Thousands Protest in Nazareth in Support of Former MK Bishara

Representatives from each Arab political party attend rally; Bishara addresses crowd by phone.

Jonathan Lis
Haaretz Service
Yoav Stern
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Jonathan Lis
Haaretz Service
Yoav Stern

Thousands of protestors took part in a demonstration in Nazareth on Saturday held in support of former MK Azmi Bishara. Among the protestors and speakers were representatives from each of Israel's Arab political parties and members of Bishara's family.

The majority of the protestors were reported seen carrying photos of Bishara and placards reading "My guilt is that I love my homeland." Many of the demonstrators were also heard chanting, "With blood and fire we will redeem you Azmi."

Bishara spoke by telephone to the protesters, stating "our intellect and our words are our weapons. Never in my life did I draw a gun or kill anyone."

The chairman of the Higher Arab Monitoring Committee, Shuweiki Hatib, told protesters that "the entire Arab public is united against this incitement. We are a strong people and are proud of all of our leaders."

Hatib added that while there are divisions within the Arab sector, it should be expected from "a people that is trying to live. We may fight, we may argue, but we are united on the most important issues."

Hatib later addressed the Israeli Jewish public saying, "Your approach is destructive. It will bring destruction on both peoples in this land, Jews and Arabs. We are the salt of the earth, the original stewards of the land and our equality must be assured."

He also described the charges against Bishara as merely a symptom of the failures of the Israeli government saying "the Israeli establishment is crumbling, and the charges against Bishara prove this."

The leader of the northern branch of Islamic Movement, Sheik Ra'ad Salah said at the protest "We are staying here, just as the hyssop herb and the olive tree."

Earlier this week the authorities permitted the media to report that Bishara is suspected of serious security violations, including assistance to the enemy in time of war, passing information to an enemy and contacts with a foreign agent.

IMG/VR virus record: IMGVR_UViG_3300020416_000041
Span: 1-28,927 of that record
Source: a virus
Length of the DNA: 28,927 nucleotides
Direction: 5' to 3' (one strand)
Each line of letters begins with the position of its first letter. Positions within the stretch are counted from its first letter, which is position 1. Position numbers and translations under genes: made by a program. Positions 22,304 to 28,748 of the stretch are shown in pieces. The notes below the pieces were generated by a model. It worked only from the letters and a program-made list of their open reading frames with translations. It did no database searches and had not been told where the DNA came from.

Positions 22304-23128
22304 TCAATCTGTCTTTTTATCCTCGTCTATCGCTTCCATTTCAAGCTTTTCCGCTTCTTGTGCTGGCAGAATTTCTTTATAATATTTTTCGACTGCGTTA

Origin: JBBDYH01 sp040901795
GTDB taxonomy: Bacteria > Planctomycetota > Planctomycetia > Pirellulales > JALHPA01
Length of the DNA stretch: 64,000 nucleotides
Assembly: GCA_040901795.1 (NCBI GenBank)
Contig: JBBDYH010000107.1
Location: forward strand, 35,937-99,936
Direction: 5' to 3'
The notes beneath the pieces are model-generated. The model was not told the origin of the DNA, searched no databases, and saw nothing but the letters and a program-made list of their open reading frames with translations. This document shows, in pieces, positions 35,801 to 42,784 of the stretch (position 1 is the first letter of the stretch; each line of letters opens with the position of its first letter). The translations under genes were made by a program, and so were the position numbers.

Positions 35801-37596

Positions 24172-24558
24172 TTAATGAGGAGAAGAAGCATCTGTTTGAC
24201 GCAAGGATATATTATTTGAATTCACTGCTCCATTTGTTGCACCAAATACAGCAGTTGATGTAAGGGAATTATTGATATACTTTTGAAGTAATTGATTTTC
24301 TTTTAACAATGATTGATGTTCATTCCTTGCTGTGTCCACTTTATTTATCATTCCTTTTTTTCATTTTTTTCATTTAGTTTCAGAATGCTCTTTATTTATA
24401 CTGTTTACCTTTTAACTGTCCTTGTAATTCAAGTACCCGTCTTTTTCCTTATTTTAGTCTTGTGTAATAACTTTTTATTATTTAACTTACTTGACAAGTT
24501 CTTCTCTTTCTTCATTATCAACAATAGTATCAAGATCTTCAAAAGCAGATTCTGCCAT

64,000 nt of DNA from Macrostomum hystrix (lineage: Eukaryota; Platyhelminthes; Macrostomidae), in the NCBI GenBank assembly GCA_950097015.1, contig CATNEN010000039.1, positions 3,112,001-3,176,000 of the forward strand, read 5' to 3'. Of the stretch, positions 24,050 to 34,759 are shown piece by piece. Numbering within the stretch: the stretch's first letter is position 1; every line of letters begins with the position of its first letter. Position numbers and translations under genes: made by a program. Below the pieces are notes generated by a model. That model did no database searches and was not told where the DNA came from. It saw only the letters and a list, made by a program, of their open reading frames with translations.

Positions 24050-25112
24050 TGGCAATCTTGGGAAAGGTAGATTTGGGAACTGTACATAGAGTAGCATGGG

In four days the gag order preventing complete coverage of the investigation into Bishara will be lifted.

Bishara denies all the allegations and said Thursday that Hezbollah has more military intelligence on Israel than he does. He also said he does not see any possibility of receiving a fair trial in Israel.

A document released on Thursday to the media on the Bishara investigation implies that the police will arrest him when he returns to Israel, as he no longer enjoys parliamentary immunity.

In an interview with the Egyptian daily Al-Ahram published on Saturday, Bishara says he has received several offers of shelter from Arab states but has yet to decide where to reside. Bishara said Cairo was one of the options that appealed to him.

Bishara resigned from the Knesset at the Israeli embassy in Cairo earlier this week.

Bishara also said that his resignation from the Knesset "embarrassed the Israeli right, which was preparing to incite the public against me due to the accusations I'm facing."

According to Bishara, he would face a lose-lose situation were he to return to Israel now. "Were an Israeli court to convict me, it would harm the legitimacy of the national Arab movement in Israel," he said. "Were I to be acquitted, it would be seen as an acquittal from supporting resistance."